He made a throaty, Scottish grunt of dismissal. “You needed the sleep. But I hope ye dinna mind that I went ahead and ate wi’out ye. My wame wasnae quite so patient.”

I lifted up from his neck to fix him with twinkling eyes and a feigned pout. “I thought I smelled breakfast! And here I was hoping it might have been for me.”

Jamie kissed the tip of my nose, then nuzzled it with his. “Yers is in the microwave. Pecan pancakes, poached eggs, and sausage sound alright? There’s fresh fruit and coffee for ye here too.”

My rumbling stomach was undoubtedly answer enough, but I beamed at him anyway, pecking him on the lips. “God, I love you.”

It was a playful quip, uttered before my sleep-fogged brain could even catch up. There was a fraction of a second in which Jamie froze, rigid with surprise, before he released a breath of a laugh, clearly uncertain whether I’d meant it in jest or… 


Neither one of us had said it yet. Not in those exact words. I felt blood rush up my neck and into my cheeks, flaming with self-consciousness. Of all the ways to cross that line, leave it to me to blurt it out without thinking.

But now that the words were out there, I found I had no desire to take them back. With each passing second, the truth of them rooted deeper into my heart, taking hold until I felt stronger, more sure than I’d ever been of anything in my life.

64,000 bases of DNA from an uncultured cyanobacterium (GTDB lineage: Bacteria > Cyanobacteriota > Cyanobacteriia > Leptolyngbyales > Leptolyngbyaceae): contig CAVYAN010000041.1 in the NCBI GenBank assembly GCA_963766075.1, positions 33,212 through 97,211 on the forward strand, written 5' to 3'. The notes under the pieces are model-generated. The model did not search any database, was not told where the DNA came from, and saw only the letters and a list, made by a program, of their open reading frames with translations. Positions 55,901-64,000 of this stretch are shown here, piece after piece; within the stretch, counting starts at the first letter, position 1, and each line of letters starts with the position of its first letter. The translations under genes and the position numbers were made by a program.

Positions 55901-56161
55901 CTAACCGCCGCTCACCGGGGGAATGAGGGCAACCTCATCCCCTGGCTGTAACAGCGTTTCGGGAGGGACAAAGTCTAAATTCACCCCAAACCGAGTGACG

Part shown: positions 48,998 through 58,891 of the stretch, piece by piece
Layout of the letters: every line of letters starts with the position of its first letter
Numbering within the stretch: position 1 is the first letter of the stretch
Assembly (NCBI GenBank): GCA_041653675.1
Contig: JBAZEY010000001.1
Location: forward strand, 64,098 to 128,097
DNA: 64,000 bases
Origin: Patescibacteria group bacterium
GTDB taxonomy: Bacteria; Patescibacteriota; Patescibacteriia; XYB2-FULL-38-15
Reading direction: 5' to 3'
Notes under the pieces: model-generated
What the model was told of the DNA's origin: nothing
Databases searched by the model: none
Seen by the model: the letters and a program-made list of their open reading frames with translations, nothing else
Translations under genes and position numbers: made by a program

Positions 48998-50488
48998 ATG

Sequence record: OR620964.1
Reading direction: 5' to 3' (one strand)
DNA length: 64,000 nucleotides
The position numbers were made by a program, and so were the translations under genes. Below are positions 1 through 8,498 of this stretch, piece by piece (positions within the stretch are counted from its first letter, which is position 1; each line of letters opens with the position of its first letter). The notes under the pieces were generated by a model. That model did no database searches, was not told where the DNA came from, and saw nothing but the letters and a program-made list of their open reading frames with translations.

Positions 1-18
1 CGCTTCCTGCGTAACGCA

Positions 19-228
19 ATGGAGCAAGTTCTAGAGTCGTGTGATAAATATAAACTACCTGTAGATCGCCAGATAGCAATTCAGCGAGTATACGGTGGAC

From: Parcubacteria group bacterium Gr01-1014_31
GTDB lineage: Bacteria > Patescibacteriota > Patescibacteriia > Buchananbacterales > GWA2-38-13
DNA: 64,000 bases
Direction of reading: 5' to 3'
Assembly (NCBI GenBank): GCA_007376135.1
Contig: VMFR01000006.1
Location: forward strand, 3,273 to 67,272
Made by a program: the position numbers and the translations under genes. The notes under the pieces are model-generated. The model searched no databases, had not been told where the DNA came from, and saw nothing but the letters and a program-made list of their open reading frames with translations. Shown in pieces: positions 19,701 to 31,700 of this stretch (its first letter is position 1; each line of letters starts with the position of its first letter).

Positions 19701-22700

Jamie was avoiding eye contact, hesitance and hope warring in the careworn lines of his face. The need to reassure him was enough to make me swallow my own embarrassment, and lift his jaw with gentle fingertips until he looked at me. 

“I do, you know,” I said hoarsely, as my heart made a valiant effort to hammer its way out of my chest. A pause, a fortifying breath, then, “I love you. I’m in love with you, Jamie Fraser.”

He looked at me for a long moment before exhaling in relief, a bright sheen of moisture flashing to his eyes. “No’ just for the pancakes, then?” he teased gently, his voice breaking just a little. 

“No.” I shook my head with a wavering smile, and leaned my forehead into his. I had to swallow twice against the lump in my throat before I could manage, “Not just for the pancakes.”

Jamie hummed in acknowledgment, and then we sat quietly for a time, just breathing.

“Thank Christ,” he whispered at long last, lifting a hand to hold the base of my neck. “I’ve wanted to tell ye for weeks, Sassenach, but I didna ken if it was too soon.” Pulling back just far enough to look into my eyes, he rasped, “I love you too, Claire. I love ye so much it terrifies me sometimes.”

I knew what he meant. What it was between us, it had been immediate, and intense, and had only grown exponentially stronger in the few months we’d known one another. When we were apart, it was like a physical ache — a missing limb, almost. And when we reunited, when we touched, when he moved inside of me… 

There weren’t words for the magnitude of it, so I held him tighter and nodded my understanding. 

My breakfast sat untouched for another hour as we divested ourselves of our pyjamas and began to rock slowly together, breathing the only words we could find into one other’s mouths and necks and shoulders until they became almost a litany, a benediction:

I love you. I love you, oh God, I love you…